Feb. 3 (UPI) — Authorities are investigating the 15th inmate death in a Mississippi state prison since late December.
Officials found Jesus Garcia, 39, lying in his cell unresponsive Saturday at Wilkinson County Correctional Facility, spokesperson Issa Arnita, of Management and Training Corp., the company that runs the prison, told The Hill in a statement.
Garcia was pronounced dead at 12:52 p.m. after life-saving efforts were unsuccessful.
“The cause and manner of death are under investigation,” Arnita told the Hill. “There were no obvious signs of assault.”
Garcia was serving a 20-year sentence for capital rape in a DeSoto County case, the Clarion Ledger reported.
His death marks the 15th inmate to die in a state prison since Dec. 29 and the fifth in little more than a week.
Two inmates, Nora Ducksworth and Jermaine Tyler, died at Marshall County Correctional Facility.
Ducksworth’s death remains under investigation though initial signs showed the death was due to natural causes. Tyler’s death showed “no initial signs of foul play,” according to MTC.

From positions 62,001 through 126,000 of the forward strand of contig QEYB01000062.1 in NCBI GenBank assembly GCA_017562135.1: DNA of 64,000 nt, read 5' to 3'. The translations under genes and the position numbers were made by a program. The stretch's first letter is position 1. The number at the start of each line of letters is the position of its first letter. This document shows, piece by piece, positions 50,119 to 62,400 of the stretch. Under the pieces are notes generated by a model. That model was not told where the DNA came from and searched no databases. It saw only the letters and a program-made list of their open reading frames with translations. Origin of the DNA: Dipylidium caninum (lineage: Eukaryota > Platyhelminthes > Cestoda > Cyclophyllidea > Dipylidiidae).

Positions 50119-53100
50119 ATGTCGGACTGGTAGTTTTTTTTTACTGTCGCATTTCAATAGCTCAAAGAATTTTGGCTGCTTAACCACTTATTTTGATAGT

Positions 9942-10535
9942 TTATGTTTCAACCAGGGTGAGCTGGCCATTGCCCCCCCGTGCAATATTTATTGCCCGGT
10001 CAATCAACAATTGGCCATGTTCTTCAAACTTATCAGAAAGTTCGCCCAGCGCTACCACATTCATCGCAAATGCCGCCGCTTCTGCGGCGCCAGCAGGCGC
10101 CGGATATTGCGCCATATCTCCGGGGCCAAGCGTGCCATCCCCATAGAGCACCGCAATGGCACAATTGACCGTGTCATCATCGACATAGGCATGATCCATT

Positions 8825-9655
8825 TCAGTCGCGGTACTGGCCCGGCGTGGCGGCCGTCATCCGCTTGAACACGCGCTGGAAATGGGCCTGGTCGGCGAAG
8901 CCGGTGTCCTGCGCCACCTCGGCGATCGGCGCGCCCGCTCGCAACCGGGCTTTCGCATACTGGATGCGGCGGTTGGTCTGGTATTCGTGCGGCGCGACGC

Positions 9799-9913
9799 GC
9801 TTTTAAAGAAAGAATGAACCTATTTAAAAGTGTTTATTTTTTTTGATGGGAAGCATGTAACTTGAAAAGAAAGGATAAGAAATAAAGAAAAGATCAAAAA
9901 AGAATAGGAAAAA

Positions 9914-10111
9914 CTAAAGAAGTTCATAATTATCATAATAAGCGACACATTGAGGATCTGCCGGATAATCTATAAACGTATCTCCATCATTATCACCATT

One inmate, Joshua Norman, was found hanging in a one-man cell at Parchman, and another inmate, Limarion Reaves collapsed while talking to a relative on a facility phone at Kemper-Neshoba Regional Correctional Facility and was pronounced dead later at a local hospital, according to a release.
On Jan. 27, Mississippi Gov. Tate Reeves vowed to close Parchman’s Unit 29 cell block after the ninth inmate death in a month there.
On Jan. 7, the South Poverty Law Center asked the Department of Justice to investigate the conditions in the state prison after five inmates died in 10 days.
Also, in early January, entertainment mogul Jay-Z filed a lawsuit on behalf of 29 state inmates who say authorities have done nothing to stem the violence.
Corrections officials previously attributed some of the deaths to gang violence and officials have said lack of funding prevents them from addressing problems.
Last week state lawmakers began to introduce legislation to address violence and living conditions.
“We need to get started as quickly as possible,” House Corrections Chairman Kevin Horan, I-Grenada, said.
A group of sheriffs proposed taking medium-threat prisoners to regional jails to take pressure off state facilities. They said the plan could save $22.5 million because it costs about $14 more to house each inmate daily in a state-run facility compared to a county-managed one.